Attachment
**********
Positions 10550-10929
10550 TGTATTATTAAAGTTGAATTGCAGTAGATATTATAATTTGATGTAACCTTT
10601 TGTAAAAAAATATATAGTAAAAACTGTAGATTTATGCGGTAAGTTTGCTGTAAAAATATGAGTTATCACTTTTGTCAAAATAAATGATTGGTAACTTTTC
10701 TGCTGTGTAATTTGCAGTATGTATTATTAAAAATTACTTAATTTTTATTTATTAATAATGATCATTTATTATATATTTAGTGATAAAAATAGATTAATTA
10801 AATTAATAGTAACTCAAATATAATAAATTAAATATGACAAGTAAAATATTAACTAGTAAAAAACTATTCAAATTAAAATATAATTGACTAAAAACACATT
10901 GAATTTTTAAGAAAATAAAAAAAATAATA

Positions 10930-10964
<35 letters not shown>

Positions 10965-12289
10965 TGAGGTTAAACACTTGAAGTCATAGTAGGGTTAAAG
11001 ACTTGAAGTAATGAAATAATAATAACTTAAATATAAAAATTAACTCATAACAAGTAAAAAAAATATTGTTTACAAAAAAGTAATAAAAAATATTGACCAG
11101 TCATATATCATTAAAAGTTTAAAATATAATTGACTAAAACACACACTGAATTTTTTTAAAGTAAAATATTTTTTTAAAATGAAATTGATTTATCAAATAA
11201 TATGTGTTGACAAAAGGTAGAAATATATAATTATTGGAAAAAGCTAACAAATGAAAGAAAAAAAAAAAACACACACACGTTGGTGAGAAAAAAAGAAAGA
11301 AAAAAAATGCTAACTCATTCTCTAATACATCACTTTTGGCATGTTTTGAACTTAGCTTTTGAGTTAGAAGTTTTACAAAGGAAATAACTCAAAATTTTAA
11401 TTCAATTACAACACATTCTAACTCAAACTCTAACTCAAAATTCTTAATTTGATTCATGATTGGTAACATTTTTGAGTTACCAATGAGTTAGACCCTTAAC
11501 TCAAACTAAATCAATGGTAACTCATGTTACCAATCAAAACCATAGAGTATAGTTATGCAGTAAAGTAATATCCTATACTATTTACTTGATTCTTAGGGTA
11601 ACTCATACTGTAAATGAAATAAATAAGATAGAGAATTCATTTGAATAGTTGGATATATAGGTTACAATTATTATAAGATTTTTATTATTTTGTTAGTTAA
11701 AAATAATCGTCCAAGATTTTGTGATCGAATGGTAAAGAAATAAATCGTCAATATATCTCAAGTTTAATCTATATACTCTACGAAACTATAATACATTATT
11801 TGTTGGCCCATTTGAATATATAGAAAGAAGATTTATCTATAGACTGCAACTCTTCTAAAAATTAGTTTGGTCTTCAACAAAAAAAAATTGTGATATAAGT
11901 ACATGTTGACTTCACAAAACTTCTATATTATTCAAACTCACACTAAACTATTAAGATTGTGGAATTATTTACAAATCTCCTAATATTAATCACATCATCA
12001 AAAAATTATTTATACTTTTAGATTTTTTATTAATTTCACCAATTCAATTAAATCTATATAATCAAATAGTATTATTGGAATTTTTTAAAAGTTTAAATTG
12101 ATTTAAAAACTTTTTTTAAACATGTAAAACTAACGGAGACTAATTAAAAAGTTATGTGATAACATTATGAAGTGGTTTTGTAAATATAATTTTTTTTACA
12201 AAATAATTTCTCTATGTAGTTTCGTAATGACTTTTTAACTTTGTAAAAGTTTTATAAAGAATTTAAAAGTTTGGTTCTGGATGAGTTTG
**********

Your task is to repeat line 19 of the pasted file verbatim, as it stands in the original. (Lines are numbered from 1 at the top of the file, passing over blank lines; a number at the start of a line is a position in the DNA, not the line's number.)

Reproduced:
11801 TGTTGGCCCATTTGAATATATAGAAAGAAGATTTATCTATAGACTGCAACTCTTCTAAAAATTAGTTTGGTCTTCAACAAAAAAAAATTGTGATATAAGT